SFPD Numbers Confirm Cops Targeting Bicyclists on Market Street

A cop ticketing a bicyclist on Market Street earlier this year. Photo: ##http://sfcitizen.com/blog/##SF Citizen##

Despite the department’s insistence that officers are not targeting bicyclists on Market Street, new numbers from the San Francisco Police Department confirm that cops are going after people on bikes following two high-profile crashes.

Last Friday, as part of SFPD’s traffic safety campaign [pdf], officers beefed up enforcement at 5th and Market and issued a total of 83 citations, mostly to bicyclists, but not a single driver was cited.

Here’s the breakdown, according to numbers provided to Streetsblog by SFPD:  30 bicyclists were cited for running red lights, 21 bicyclists were ticketed for riding on the sidewalk, 16 were cited for “bikes without brakes,” 3 “skateboarders on the sidewalk” were given tickets, and 1 pedestrian was cited for “jaywalking.” The SFPD said “12 misc. citations” were handed out, but withheld specifics.

Why weren’t drivers given any tickets?

“Because the drivers actually followed the rules of the road during the period that the officers were out there that day,” said SFPD spokesperson Albie Esparza.

In an interview with Streetsblog yesterday, Police Chief Greg Suhr insisted that officers aren’t specifically targeting bicyclists. He confirmed that the department has stepped up enforcement in general on Market Street.

“It’s just vehicle code violations, generally. It’s actually the pedestrians too. You know, if everybody’s a little bit mad at me, but it’s safer, then that’s okay. It’s basically who raises their hand that’s going to get called on.”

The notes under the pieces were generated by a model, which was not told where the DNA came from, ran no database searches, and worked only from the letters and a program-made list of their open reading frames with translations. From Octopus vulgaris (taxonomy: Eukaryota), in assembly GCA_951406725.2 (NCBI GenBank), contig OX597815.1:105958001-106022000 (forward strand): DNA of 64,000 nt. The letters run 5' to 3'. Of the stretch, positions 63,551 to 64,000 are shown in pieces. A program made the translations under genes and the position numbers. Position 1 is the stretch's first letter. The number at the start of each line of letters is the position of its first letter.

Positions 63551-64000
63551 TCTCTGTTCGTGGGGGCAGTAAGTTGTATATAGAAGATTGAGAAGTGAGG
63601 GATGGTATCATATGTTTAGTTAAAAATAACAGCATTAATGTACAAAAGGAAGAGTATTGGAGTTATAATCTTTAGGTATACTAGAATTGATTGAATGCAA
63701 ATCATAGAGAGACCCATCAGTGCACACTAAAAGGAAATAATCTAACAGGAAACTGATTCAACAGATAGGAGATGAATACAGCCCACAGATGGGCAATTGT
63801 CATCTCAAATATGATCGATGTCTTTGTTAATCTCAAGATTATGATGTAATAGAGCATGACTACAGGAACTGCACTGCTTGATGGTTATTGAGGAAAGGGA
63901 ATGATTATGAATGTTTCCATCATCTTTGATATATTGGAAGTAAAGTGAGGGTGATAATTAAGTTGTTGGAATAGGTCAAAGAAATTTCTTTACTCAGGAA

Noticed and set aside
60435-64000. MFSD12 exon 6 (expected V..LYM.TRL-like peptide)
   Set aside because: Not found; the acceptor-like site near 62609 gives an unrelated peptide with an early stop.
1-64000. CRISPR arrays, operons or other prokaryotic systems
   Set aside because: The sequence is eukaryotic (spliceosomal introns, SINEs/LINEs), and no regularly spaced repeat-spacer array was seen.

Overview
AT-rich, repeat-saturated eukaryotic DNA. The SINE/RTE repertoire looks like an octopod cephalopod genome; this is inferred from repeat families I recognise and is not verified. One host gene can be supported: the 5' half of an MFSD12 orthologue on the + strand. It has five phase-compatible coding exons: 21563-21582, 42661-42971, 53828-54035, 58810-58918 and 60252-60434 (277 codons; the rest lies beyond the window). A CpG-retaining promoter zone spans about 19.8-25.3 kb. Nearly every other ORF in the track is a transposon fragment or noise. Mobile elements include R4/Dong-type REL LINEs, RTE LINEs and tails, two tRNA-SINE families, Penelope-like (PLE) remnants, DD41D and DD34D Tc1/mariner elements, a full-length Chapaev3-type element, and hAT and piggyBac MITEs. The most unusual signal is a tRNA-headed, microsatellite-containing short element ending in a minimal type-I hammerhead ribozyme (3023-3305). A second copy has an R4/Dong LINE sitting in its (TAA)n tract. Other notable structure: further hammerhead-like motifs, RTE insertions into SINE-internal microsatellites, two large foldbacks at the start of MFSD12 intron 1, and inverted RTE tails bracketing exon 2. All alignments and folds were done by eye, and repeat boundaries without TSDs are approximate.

He added he thought the enforcement was “going well,” and further explained: “We’re trying to get Muni to run on time, and we have had a series of accidents. I’m not casting any blame, but just more enforcement.”

The numbers were troubling to biking and walking advocates because the enforcement did not yield any tickets for drivers.

“This is a failure to focus on the real threat. We need to see police out there ticketing the people who pose the greatest risk to others. That means drivers who fail to yield, speed, fail to stop, or are on their phones — those behaviors cause the serious injuries and deaths we see in SoMa and that’s what the police need to tackle,” said Elizabeth Stampe, the executive director of Walk San Francisco.

San Francisco Bicycle Coalition Director Leah Shahum also issued the following statement:

The San Francisco Bicycle Coalition supports efforts to encourage safety on our streets among all road users, whether people are bicycling, driving or walking. It is the responsibility of everyone using our roads to watch out not only for their own safety but also for the safety of others.

And we encourage the SF Police Department to focus on those behaviors on our streets that are most dangerous. There should be no selective enforcement of the laws on certain road users, but rather equal opportunity enforcement of those actions that are putting others at risk. There is a hierarchy of dangerous types of behavior and those threatening the most people should be prioritized for enforcement.